A new joint study by Bournemouth University and the University of Roehampton has revealed that COVID-19 quarantine measures imposed in the United Kingdom have affected the sexual lives of young adults aged between 18 and 32.
The study found that sexual desire among this age group was lower during lockdown compared to pre-lockdown for men and women, but for men the difference in desire was much greater.men reported overall higher sexual desire compared to women before lockdown.
The scientists say that the difference in desire between the genders is consistent with other COVID-19 research and could be due to increased levels of stress for women as a result of additional domestic work, plus an increase in anxiety and depression associated with such factors as children spending more time at home due to closed schools.
The researchers also note that previous studies suggested symptoms of depression disproportionately affected young women.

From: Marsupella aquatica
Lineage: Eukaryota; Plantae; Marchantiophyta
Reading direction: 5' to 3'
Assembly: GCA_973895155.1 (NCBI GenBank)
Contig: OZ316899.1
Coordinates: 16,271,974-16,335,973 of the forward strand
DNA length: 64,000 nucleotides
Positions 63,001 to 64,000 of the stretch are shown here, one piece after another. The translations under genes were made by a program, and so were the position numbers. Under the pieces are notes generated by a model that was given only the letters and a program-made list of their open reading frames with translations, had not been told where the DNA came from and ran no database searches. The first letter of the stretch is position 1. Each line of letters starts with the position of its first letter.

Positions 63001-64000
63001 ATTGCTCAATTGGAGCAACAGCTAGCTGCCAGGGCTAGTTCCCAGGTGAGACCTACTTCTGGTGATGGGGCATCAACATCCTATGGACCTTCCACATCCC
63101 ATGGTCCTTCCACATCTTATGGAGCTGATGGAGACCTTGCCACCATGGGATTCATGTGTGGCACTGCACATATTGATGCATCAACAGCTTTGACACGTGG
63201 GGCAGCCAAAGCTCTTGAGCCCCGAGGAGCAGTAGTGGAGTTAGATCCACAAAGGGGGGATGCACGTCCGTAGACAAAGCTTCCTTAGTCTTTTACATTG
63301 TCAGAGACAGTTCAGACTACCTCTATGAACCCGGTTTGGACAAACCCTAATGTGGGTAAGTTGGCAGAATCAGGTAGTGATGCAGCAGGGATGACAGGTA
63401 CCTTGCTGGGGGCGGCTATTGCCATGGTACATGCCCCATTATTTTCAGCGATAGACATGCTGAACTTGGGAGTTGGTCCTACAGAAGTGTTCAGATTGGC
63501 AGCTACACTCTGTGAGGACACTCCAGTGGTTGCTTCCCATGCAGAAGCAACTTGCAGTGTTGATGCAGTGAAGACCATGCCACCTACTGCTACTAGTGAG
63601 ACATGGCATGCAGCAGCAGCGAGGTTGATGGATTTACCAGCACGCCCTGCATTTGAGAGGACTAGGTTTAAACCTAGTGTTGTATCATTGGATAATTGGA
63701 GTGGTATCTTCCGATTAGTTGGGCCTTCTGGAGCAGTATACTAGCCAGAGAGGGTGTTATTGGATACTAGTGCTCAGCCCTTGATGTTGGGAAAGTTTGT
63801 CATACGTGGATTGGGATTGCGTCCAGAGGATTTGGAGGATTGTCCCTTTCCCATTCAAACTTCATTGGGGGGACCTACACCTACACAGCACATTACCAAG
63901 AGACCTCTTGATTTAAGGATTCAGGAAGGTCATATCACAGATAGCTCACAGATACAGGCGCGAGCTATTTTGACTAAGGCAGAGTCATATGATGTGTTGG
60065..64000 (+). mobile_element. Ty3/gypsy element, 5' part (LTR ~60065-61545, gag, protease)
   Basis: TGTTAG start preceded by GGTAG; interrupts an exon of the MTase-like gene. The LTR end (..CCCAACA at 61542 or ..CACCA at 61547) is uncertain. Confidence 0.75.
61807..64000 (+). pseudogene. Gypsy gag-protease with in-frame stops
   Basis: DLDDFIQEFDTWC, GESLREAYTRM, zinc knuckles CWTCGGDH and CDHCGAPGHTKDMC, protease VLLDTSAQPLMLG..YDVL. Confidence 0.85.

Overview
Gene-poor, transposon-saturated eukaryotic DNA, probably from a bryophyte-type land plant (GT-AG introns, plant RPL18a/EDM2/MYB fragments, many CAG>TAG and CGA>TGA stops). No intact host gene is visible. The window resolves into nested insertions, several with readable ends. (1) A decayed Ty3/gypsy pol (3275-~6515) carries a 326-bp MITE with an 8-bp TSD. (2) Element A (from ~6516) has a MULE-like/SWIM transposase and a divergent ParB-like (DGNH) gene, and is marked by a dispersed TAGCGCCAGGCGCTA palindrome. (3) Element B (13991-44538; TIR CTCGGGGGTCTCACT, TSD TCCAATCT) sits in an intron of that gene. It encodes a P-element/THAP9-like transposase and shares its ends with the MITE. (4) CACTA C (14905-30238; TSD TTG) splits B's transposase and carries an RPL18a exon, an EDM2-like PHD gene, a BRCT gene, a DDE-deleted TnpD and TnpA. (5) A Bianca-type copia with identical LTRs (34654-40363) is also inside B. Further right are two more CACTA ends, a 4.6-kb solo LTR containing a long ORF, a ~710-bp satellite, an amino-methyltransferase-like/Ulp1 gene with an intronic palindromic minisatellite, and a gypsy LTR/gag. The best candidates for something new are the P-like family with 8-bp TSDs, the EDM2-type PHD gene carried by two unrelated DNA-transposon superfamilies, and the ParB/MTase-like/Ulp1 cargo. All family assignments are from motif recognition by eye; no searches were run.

The study stresses the importance of considering the impact of lockdown measures on sexual desire and behaviour and the means of mitigating the negative effects.
The study’s researchers Liam Wignall and Mark McCormack also wrote in The Conversation that as the UK follows the “road map out of lockdown” it is important to consider the suddenly available extra freedom and how those whose sex lives had been restricted will respond to it, warning about possible new “roaring 20s.”
Strict COVID-19 lockdown measures in the UK were eased on 29 March in line with a government "roadmap out of lockdown," with the “stay at home” order already lifted to allow groups of six people or two households to meet outdoors, while amateur outdoor sports is also once again allowed.